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National Saving = Private Savings – Budget Deficit = I – Borrowing -Keeping investment larger than savings implies a growing debt stock -High national savings leads to higher future living standards by either: -Financing investment directly -Reducing foreign borrowing -“Twin deficits” – budget deficits and current account deficits are often linked -National saving has dropped because household private saving has fallen AND because budget deficits have increased -Currently, the debt to GDP ratio is steadily climbing -It grew sharply in the 80s (tax cuts, increased spending) -And fell during the boom years of the 1990s -Budget deficits can be expected to increase further (Medicare, Social Security) if drastic changes aren’t made to these entitlement programs -Proposed reforms to Social Security should increase national savings -Increase in payroll taxes -Add-on, mandatory private savings accounts -Bush proposes carving individual savings accounts from existing payroll taxes -This would increase private savings -But decrease public savings -And so have no effect -Automatic enrollment in employer defined-contribution accounts -Individual Retirement Accounts w/ tax benefits -Would these actually increase the savings rate or just divert current savings -Would the increase in private savings offset the fall in public? -How long can we run budget deficits? -Few other countries have run trade deficits for more than five years -Maybe we have a case of co-dependency? -US unwilling to save -Rest of world keeps their currency weak, exports to US -Are other countries building stocks of assets to deal with aging populations? -Could explain huge investment in US capital -Home-bias eroding – open capital markets are weakening the link between domestic saving and investment -We don’t know which of these is the right answer -But raising national savings is certainly the safest option regardless -US would gradually cut budget deficit -Monetary policy could offset decreased expenditure

Lusardi Skinner and Venti – “Savings puzzles and savings policies in the US”  Savings rate has fallen from double digits to less than zero in the last 20 years o Half can be attributed to stock market gains expended by households  Stock market gains drive down the savings rate o 30% goes from savings into bonds o More wealth allows consumers to consume more  Savings rate measure by the NIPA (National Income and Product Accounts) o Very narrow and potentially defective way to measure savings rate  Despite this decline in savings, national saving and foreign capital flows have remained strong o Cannot measure if people are ready for retirement or recession  Study shows that about half of the population will keep enough for retirement, and the other half won’t o Still provides a measure of how much people are saving  Low income and low savings groups have stayed the same Households with little wealth in 1989 still have little in 1998
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  

 

o Households with little wealth in 1989 still have little in 1998 o Position has not changed and still do not appear to save anything o Saving is made difficult since low-income workers often aren’t offered/given pensions  Have no designated fund or habit that encourages saving S = rW + E – T – C o Savings = (rate of return)*Wealth + Earnings – Taxes – Consumption Savings = Contributions + Interest and Dividend Earnings – Benefits Paid Capital gains probably account for most of the decline in the savings rate o NIPA’s measure of the savings rate excludes capital gains, so it does not show how much people earn from investment  Half of Americans hold stocks  The top 1% of American households may keep up to 53% of household holdings in stocks  Those Americans that gained the most in the stock market also saw their savings rate decline Another contributing factor to long-term decline in savings rate: easier availability of debt Many households have gained significant wealth even though the savings rate slipped o A segment of the population remains that does not save enough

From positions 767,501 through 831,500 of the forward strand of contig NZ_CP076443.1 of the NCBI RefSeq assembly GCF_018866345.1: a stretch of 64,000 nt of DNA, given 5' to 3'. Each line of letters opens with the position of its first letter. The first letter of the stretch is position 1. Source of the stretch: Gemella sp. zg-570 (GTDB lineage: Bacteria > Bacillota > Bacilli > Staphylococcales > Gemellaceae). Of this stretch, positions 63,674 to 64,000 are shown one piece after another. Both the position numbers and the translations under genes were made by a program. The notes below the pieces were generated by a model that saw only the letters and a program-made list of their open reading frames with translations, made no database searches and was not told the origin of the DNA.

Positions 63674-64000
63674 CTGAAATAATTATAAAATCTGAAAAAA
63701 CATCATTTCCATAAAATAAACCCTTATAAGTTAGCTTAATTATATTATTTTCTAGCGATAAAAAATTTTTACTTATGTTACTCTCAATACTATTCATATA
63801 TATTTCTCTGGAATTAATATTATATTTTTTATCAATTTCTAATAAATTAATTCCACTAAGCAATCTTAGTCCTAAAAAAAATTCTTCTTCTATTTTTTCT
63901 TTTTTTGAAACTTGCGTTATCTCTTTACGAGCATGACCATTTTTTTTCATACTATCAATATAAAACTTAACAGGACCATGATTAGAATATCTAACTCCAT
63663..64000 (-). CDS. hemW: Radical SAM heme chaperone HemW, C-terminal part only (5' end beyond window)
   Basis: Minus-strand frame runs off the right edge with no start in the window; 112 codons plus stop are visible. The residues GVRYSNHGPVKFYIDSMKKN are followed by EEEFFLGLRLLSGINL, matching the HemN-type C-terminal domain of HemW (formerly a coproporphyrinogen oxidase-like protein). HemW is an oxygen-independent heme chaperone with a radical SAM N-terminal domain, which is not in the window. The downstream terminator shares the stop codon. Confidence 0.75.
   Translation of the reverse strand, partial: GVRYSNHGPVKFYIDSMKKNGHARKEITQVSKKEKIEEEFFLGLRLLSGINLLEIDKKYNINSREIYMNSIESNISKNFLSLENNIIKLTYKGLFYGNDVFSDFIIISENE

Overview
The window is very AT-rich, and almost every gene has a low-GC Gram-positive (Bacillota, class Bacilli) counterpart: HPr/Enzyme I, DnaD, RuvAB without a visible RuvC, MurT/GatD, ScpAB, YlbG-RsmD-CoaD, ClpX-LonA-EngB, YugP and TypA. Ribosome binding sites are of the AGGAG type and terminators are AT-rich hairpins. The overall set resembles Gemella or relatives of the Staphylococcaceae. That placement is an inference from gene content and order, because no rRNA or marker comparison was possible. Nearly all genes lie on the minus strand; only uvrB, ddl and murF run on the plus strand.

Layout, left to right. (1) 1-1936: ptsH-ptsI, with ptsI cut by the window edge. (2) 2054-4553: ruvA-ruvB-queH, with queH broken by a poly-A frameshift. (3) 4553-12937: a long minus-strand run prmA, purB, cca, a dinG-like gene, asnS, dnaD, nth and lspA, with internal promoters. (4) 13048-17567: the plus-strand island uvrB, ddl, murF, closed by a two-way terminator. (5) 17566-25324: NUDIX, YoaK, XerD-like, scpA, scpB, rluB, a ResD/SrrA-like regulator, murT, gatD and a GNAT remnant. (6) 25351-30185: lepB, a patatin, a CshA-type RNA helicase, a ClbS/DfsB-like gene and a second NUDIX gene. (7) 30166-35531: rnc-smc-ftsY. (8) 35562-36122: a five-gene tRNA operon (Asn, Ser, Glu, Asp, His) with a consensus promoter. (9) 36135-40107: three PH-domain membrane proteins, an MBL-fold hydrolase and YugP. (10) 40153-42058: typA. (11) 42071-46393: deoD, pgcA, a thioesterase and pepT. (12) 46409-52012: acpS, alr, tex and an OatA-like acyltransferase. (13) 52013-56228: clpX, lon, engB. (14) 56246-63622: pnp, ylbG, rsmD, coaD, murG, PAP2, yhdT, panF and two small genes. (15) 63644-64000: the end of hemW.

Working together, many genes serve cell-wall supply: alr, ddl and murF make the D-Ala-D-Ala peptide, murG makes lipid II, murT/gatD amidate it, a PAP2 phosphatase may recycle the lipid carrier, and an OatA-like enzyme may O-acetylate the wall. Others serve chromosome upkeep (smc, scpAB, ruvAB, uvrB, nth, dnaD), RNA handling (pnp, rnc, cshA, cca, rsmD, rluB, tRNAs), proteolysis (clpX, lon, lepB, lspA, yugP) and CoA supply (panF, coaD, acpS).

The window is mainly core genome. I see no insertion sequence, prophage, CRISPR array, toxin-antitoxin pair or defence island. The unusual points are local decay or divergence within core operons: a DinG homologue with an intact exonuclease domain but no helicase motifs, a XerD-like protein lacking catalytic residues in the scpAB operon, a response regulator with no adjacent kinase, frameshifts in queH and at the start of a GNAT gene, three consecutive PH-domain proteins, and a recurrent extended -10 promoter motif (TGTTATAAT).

Parker – “Sprendthrift in America: two decades of decline in the US saving rate” Consumption is up 6 percentage points since 1980 This article refutes several mono-causal theories about why there has been such a boom in consumption In the past five years: Increases in consumption/income has stopped rising The decline in personal saving has been offset by government and business saving The focus of the paper is NOT on the past five years but the larger trend from 1980 that saw a boom of 6% in consumption/income Seven Conclusions: 1. Lower savings is not due purely to a rise in durable goods. That is, households increased consumption has not been on lasting purchases 2. Higher consumption cannot be explained by a “crowding-in” effect. That is, if higher household consumption was matched with decreases in government spending we might conclude that there was “crowding in” but government spending has also increased. 3. Changes in household wealth/income can explain, at most, 1/5 of the increase in consumption. The consumption boom began BEFORE wealth/income began to rise so we can’t say this is causal 4. During the period of high consumption, the growth rate of real consumption/capita was low and real interest rates were high. This is surprising, we would expect that higher r would cause an increase in savings. 5. Changes in the age distribution of the country were found to not be significant in explaining the consumption boom. 6. Relaxed liquidity constraints that make accessing credit easier can only explain about 1/3 of the increase in consumption. 7. Consumption/income ratio has gotten larger with each successive generation.